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Re: [PATCH] fexecve

On Fri, 16 Nov 2012 20:08:45 +0100 (Emmanuel Dreyfus) wrote:

> Emmanuel Dreyfus <> wrote:
> > > The spec only requires that the file only needs to be open for
> > > reading.
> > 
> > That is not completely clear to me. open(2) and openat(2) get a
> > O_EXEC flag, but I did not found other reference of it: fexecve(2)
> > specification does explicitely require a fd open with O_EXEC. 
> Wait, it actually says something:
> --- cut here---
> Since execute permission is checked by fexecve(), the file description
> fd need not have been opened with the O_EXEC flag. However, if the
> file to be executed denies read and write permission for the process
> preparing to do the exec, the only way to provide the fd to fexecve()
> will be to use the O_EXEC flag when opening fd. In this case, the
> application will not be able to perform a checksum test since it will
> not be able to read the contents of the file.
> Note that when a file descriptor is opened with O_RDONLY, O_RDWR, or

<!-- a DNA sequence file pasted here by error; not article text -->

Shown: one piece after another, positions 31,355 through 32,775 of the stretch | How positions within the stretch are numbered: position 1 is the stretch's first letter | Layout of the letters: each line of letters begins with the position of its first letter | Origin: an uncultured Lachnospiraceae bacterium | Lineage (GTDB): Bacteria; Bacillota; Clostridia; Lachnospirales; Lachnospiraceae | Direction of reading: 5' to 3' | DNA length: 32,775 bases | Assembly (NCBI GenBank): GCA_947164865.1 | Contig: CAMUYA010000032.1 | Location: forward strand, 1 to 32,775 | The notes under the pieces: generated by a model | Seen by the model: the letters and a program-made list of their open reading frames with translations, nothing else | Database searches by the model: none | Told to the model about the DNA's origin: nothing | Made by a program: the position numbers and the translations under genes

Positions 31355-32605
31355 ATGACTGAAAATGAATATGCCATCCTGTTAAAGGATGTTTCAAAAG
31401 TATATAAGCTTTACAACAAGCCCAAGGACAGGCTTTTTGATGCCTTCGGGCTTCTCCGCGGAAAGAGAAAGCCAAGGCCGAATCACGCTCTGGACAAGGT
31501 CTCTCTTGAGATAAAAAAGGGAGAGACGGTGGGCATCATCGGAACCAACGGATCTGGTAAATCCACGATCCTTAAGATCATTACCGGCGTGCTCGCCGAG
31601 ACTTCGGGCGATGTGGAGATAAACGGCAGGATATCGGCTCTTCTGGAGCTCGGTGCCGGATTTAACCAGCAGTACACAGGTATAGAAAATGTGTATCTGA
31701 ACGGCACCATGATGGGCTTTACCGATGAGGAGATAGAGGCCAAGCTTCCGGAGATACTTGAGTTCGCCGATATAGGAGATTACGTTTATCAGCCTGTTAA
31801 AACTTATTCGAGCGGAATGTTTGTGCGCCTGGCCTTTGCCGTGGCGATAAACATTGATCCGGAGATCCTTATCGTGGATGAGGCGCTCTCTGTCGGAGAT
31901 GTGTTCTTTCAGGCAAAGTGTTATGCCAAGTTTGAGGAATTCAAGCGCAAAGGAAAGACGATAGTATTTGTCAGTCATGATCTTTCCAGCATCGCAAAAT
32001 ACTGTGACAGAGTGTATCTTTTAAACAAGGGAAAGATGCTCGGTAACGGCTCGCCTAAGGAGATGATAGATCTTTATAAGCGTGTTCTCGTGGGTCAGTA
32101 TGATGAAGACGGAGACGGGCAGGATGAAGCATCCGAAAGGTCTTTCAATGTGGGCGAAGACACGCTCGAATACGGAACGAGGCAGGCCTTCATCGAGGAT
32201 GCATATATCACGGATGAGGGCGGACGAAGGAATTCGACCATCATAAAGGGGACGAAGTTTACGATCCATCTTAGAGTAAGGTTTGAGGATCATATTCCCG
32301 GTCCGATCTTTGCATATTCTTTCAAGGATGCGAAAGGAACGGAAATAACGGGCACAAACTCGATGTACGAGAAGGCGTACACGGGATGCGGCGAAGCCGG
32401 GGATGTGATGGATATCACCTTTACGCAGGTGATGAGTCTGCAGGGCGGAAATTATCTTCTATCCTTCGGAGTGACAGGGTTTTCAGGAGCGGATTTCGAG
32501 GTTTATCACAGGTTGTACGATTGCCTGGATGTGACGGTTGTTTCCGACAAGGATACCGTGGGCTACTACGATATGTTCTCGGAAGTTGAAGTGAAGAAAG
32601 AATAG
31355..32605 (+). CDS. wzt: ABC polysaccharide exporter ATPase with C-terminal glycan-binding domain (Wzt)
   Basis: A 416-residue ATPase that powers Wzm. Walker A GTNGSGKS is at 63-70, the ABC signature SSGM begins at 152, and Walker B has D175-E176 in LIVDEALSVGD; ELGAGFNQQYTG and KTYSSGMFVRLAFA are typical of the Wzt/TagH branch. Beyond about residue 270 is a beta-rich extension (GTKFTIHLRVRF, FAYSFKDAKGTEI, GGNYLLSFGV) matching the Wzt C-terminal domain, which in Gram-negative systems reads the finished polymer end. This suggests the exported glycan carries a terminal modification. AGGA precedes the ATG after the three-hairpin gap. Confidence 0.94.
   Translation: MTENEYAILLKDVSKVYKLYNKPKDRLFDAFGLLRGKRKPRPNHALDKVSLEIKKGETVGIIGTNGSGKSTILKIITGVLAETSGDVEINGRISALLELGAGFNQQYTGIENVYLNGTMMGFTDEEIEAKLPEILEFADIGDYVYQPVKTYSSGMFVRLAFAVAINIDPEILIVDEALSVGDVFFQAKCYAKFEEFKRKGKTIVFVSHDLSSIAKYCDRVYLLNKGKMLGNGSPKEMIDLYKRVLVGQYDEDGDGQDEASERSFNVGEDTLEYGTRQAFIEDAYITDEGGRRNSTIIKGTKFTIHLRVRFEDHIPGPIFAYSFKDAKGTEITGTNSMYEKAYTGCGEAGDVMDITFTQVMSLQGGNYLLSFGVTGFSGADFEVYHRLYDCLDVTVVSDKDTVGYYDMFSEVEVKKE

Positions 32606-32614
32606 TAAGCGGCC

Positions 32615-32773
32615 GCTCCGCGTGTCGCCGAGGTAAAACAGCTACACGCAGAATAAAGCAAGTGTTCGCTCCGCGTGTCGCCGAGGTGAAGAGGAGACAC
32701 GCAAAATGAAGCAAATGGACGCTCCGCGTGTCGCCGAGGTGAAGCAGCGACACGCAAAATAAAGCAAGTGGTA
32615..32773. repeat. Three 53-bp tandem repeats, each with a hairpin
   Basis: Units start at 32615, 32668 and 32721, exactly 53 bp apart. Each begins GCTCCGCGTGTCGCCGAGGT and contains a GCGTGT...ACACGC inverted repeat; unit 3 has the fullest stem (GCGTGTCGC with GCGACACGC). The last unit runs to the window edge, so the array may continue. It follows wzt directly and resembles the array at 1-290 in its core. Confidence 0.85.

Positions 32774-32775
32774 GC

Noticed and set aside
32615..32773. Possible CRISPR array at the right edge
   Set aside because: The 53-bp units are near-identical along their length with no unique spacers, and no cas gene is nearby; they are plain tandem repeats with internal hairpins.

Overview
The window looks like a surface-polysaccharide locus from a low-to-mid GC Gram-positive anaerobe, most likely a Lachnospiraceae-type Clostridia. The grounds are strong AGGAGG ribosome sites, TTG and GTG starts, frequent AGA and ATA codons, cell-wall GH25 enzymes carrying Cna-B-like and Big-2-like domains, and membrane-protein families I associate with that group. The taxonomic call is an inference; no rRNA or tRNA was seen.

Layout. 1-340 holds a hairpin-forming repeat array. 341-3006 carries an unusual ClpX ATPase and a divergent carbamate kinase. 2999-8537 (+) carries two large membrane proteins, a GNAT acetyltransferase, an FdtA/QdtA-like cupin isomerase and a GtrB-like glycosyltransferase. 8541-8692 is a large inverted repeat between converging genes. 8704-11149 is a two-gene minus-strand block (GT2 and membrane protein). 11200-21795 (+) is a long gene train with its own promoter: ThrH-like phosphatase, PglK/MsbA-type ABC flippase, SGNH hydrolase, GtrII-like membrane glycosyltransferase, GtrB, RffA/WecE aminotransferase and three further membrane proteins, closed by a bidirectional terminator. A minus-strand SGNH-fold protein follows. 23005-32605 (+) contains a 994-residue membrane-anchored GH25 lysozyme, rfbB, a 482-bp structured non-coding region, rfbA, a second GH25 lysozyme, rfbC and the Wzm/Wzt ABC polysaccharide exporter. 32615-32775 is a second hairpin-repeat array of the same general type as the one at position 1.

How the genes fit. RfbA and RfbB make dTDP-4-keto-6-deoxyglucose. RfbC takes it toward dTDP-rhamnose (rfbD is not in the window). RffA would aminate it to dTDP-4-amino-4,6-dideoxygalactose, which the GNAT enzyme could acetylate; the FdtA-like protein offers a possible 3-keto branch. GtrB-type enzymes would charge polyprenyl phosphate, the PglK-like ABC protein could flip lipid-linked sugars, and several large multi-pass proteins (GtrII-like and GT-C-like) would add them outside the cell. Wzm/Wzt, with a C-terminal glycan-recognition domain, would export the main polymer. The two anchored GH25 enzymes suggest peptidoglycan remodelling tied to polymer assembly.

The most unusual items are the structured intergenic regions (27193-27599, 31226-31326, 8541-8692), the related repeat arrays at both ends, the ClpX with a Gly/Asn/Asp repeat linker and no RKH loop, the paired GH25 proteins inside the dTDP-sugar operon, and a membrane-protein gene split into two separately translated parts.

> O_WRONLY mode, the file descriptor can be used to read, read and
> write, or write the file, respectively, even if the mode of the file
> changes after the file was opened. Using the O_EXEC open mode is
> different; fexecve() will ignore the mode that was used when the file
> descriptor was opened and the exec will fail if the mode of the file
> associated with fd does not grant execute permission to the calling
> process at the time fexecve() is called.
> --- cut here---

Let me interpret that for you: (a) If you have read access to the
file, you may open the file for reading, perform whatever operation you
were doing (e.g. checksum) then pass it to fexecve. *At this point*
execute permission will be checked, and if the calling process has such
permission, the file will be executed. i.e. nothing says you have to
have execute permission when you first open the file. (b) If you don't
have read access, but do have execute permission, you can open the file
with O_EXEC; this won't allow you to read the contents but will give
you a handle for fexecve. As with case (a), execute permission will be
checked at this point for the calling process, even though it was
already checked when you opened the file.

I'm struggling to think of a sane reason why case (b) would ever apply,
but in any case unless I'm missing something, NetBSD doesn't define
O_EXEC anyway (nor does Linux).


3072D/F3A66B3A Julian Yon (2012 General Use) <>

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